I’m a tech and have been so for almost 20 years. I’d be interested in HF if the cost wasn’t so high. Radio, antenna, tower (?). I’m retired and don’t buy the latest cell phone, have a few boxes of older VHF/UHF gear, a new D-Star mobile and handheld.

    I just don’t see where a $1500+ investment will justify the move. Even without addition frequency access, to me, it won’t make a real difference.

    I used to live in an area with a very active ham club (skywarn, communications for special events, etc). I worked the ham desk at the local NWS during skywarn, remote check points on marathons, communications during emergencies (forest fires, lost hikers, flooding, etc). A real reason to develop my skills and take the ARRL Emergency Communication courses. I also became certified with the federal incident command program.

    Then we moved to an area where a number of members of that club couldn’t be bothered with techs (myself and wife), didn’t want to work with us to upgrade, basically wanted us to disappear and not bother them. There were others who friendly, helpful and apologetic, but their fellow better than thou hams turned us both off the hobby. And the local authorities had no idea what to do with some guy with a communications background since the local ham club never contacted them.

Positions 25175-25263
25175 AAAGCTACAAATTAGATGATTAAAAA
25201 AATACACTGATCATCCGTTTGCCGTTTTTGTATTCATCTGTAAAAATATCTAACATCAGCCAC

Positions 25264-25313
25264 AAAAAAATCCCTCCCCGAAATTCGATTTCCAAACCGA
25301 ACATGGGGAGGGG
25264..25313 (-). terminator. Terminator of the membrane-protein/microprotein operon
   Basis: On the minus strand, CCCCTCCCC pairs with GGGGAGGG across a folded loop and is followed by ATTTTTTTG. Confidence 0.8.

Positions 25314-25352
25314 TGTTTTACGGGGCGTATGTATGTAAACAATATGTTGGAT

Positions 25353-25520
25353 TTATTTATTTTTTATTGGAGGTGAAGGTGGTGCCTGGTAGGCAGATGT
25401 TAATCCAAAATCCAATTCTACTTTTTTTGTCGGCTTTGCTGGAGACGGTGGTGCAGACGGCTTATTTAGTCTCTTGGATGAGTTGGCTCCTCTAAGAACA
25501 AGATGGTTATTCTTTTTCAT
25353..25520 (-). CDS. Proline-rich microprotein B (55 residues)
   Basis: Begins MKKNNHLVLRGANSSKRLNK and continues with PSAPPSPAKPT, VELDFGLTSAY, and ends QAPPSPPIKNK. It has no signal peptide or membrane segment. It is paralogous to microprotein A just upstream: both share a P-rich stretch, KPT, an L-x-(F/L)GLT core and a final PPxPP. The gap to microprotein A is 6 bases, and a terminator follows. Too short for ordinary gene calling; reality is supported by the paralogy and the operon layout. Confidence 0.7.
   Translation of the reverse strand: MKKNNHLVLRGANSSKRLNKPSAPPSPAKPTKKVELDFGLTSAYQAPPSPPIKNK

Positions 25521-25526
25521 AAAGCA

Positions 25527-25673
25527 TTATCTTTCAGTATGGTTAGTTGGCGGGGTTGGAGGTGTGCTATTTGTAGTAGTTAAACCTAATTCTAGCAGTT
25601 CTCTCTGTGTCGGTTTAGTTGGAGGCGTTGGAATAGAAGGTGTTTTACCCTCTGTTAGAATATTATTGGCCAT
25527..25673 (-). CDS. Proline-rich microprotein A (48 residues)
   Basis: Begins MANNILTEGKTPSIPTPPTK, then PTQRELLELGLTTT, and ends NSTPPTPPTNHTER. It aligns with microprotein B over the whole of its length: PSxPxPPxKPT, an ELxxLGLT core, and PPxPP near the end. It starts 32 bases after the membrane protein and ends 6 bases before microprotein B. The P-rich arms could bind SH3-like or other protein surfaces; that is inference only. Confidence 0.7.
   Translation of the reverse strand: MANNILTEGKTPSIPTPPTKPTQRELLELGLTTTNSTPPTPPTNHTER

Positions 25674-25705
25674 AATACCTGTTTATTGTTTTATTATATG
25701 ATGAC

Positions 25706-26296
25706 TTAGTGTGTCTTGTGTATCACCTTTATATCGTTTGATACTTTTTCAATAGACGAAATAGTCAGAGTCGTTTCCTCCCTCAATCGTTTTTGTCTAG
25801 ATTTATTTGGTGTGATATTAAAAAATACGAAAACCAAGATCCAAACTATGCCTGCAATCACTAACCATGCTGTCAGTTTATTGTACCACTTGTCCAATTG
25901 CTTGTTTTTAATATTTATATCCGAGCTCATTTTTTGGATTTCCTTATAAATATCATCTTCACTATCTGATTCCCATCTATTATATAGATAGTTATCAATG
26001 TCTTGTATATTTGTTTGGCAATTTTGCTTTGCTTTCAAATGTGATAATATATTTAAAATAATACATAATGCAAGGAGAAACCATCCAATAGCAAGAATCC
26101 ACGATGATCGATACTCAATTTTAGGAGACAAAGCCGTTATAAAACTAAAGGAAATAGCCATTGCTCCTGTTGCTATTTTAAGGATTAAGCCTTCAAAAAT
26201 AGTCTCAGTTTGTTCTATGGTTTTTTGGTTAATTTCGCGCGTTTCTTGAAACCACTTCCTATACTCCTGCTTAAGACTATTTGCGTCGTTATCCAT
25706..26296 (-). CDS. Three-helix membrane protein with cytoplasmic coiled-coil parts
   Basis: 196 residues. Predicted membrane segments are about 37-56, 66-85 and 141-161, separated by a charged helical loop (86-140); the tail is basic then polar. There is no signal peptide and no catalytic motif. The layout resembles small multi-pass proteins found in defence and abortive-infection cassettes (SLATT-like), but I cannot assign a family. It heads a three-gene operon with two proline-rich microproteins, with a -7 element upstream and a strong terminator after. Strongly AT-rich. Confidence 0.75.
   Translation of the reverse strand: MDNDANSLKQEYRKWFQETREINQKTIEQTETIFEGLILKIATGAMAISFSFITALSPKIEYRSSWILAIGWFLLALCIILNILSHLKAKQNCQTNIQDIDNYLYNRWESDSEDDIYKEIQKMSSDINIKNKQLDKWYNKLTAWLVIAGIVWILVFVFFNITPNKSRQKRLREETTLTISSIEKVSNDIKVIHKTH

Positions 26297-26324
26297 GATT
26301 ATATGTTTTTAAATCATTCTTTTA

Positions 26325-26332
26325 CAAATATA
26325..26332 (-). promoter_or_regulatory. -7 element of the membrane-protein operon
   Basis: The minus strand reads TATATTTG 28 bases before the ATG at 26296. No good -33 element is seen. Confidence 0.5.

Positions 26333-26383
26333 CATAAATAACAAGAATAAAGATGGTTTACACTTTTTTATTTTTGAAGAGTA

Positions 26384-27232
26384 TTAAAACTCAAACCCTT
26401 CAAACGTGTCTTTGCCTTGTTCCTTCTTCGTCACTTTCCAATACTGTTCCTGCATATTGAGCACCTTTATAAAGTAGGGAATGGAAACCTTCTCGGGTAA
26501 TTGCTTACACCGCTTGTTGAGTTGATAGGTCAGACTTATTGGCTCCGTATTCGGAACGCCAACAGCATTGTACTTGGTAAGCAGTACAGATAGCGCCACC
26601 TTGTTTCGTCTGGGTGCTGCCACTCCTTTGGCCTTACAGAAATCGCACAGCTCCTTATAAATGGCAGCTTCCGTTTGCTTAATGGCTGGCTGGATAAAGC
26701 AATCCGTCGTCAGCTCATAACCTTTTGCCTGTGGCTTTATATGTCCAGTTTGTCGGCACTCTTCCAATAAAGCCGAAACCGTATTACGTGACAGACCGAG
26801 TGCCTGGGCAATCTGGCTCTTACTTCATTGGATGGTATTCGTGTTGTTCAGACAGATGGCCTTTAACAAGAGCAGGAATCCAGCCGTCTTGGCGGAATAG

D-Star and now that we are traveling has brought me back to amateur radio. But I find, again, higher licensed hams seem to be more interested in talking about their HF calls to friends down the street. VHF/UHF or a cell phone does that for me. If the FCC allows tech use of lower bands AND I happen to be somewhere where someone has HF gear AND is willing to let me give it a try, I might get interested. But until that all happens, I don’t see where it will make any difference to anyone.

    Sorry if this seems to be a rant, but it’s just one ham’s view about access to HF. I hope it happens, but the reasoning behind is lost on this ham.

    73’s

  • Norris N9XGZ: I know of starting hams that have put together stations for less than $500 total, on HF. Anything is possible.